Mr. FRANK: ABC always had news, went on and off. Remember, those early days--it's hard to--hard to appreciate it now with--with the strength and the--and the--and--and the achievements of that organization. But for--for the first decade or more of network television, there was two and a half networks. ABC really didn't measure up. They had a kind of a limping news organization, some good professionals in it, but no resources. John Daly would anchor. At first they had what amounted to a newsreel with somebody named Dorian St. George with one of those resonant voices. And--but John Daly was good, except he did--they didn't have a film organization, they didn't have backup. It wasn't until Arledge came that--you know, Goldenson took over ABC, put Arledge in charge of news--that it really became a grown-up organization. And I--I'm not too sure of the year. But it was in the '70s.
LAMB: First color newscast.
Mr. FRANK: First color newscast was right after I got sucked into management, which was in '65. So I guess that was in '66. That was--everybody knew we were going to get color sooner or later, but Shad Northshield, who was then the executive producer, met an Eastman Kodak salesman at some party who told him that they had gotten color film to the point where it could be processed fast enough so that it was reliable for news. And Shad came to me, and we--we pressured the--the management into--because we had to set our own processing up then; we could no longer send it out to professional labs and--and get it back in time. And--and I was--the--the--the logistics of that got complicated, and the decision had to be made to go. And he astounded everybody by doing it, because he was way ahead of schedule.
LAMB: What were the things along the way that changed news? You mentioned film. I'm thinking of things like videotapes, satellites and all that. But what--what...
Mr. FRANK: Well, videotape and satellite-- the technology pulled the news, changed the news entirely from about the middle '70s on. Tape was earlier than that. The first tape, of course, was--was Ampex, the big two-inch tape, which was almost impossible to edit. You had to edit it physically. You had to take a single-edge razor--I think that was the fir--the last legal use of the single-edge razor blade--where you had to cut it and join your cuts with--with a metallic tape that 3M put out. And I remember it was a fascinating process to watch. They'd-- take this kind of--they'd take a liquid which had a metal suspended in it and finally divide--and they'd put it along and have little striations, and those were the pulses. You know, -I'm a technological ignoramus, and I was just fascinated to see this. You'd have to cut on this line and not on this line. But all we did it for, for example, in those days, was to take a speech and be able to excerpt two or three cuts to total no more than a minute or a minute and a half. You never edited tape as you do now for--the way you edit film for the interaction and for the more than one camera taking a picture. So that changed things drastically.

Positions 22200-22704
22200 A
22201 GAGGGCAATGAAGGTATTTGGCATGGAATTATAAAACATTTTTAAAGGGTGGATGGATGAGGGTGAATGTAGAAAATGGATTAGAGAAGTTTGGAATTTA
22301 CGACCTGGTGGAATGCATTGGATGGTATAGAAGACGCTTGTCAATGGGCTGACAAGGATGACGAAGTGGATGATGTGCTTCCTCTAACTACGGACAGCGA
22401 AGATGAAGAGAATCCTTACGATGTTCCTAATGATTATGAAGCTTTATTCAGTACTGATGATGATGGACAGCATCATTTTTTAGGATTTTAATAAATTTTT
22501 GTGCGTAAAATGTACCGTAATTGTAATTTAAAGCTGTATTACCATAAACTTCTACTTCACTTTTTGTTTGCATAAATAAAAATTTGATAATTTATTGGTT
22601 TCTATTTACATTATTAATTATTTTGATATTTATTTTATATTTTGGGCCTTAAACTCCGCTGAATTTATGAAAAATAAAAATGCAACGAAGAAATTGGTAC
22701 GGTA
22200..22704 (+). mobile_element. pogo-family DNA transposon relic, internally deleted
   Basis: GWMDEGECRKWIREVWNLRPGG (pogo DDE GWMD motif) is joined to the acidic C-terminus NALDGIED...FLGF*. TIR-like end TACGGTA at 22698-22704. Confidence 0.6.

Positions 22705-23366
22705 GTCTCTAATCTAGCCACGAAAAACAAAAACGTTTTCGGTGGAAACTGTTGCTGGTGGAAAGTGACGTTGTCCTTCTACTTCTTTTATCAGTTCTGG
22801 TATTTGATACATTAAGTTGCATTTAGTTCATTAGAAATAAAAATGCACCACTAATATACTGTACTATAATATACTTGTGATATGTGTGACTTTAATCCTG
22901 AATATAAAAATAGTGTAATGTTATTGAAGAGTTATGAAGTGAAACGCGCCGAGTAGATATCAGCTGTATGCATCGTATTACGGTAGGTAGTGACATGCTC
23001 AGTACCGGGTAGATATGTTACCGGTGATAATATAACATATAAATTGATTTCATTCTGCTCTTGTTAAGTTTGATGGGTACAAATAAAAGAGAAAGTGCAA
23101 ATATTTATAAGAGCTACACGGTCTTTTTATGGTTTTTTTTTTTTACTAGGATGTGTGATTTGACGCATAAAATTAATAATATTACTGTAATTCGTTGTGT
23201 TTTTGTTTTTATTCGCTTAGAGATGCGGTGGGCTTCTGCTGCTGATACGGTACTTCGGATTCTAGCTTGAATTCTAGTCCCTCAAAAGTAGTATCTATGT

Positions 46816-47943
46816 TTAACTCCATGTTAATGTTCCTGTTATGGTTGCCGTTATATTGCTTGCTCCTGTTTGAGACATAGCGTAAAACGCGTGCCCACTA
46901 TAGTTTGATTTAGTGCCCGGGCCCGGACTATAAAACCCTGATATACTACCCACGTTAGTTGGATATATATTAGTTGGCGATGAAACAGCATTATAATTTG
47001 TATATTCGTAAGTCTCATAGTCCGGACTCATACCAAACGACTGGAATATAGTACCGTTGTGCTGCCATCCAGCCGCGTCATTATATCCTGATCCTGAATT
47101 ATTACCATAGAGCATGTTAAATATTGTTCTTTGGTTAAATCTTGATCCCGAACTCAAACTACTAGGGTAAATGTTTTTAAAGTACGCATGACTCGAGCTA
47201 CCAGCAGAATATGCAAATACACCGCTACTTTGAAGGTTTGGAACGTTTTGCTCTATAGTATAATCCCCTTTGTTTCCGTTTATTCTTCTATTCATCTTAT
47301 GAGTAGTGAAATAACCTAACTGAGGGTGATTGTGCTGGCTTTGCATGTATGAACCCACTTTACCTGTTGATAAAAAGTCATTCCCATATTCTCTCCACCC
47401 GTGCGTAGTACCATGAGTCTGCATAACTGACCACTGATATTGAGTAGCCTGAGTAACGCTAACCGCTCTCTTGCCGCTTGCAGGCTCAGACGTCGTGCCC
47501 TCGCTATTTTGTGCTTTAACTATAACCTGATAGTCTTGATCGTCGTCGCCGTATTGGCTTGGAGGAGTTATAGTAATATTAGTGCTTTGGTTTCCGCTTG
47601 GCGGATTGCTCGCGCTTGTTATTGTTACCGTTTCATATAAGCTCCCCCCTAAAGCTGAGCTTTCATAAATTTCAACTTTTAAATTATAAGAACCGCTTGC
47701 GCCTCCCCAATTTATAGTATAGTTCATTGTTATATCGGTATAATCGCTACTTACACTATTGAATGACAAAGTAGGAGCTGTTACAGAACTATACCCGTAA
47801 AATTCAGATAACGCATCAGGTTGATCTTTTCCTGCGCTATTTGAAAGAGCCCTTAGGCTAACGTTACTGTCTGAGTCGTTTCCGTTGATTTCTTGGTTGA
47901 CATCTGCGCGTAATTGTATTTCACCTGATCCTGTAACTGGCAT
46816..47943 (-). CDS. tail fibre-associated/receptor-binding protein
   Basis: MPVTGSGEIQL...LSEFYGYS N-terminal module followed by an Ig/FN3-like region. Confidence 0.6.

Everybody said tape would be a lot cheaper, because the tape itself is reusable, whereas film is--it gets used up. And it turned out to be a lot more expensive. It is part of the enormous capitalization -that news has had--has gone through since, as I say, from the late '70s to the present, where an editing setup has the electronic sophistication of an entire television station in each one of those rooms. And we have editing set up so that people carrying suitcases with--with handles can set up in hotel rooms, and so do you. Everybody has that now. But the cost of those things, to set up in the news business today, to cover, as--as we took for granted, all over the world in some form or other with this kind of equipment, is an enormous commitment. And that--that's part of the problem today. It's--it's more than they can stand.
LAMB: You said earlier that during monopoly time, you feel the American people were the best informed ever by anybody anywhere.
Mr. FRANK: Yeah.
LAMB: Why?
Mr. FRANK: Why? Because-- -there are several reasons. A big one was that the coincidence of television, and therefore television news, with the post World War II period. During World War II--What?--10 million, 15 million young Americans went to strange places in uniform. Names we had never heard became -reasonably familiar, not only to them but to their families back home. The war that was fought was fought around the globe. So that in the 1950s and even into the 1960s, a national election in France was a story in all the American media, not only television. But television was good at it, so that the face of the president of France or the prime minister of Italy or the silly changes with them going up and down the steps--remember?--they'd go up and they'd come down and--were familiar in every American home. And as we got better at it, we covered stories that stimulated people's interest.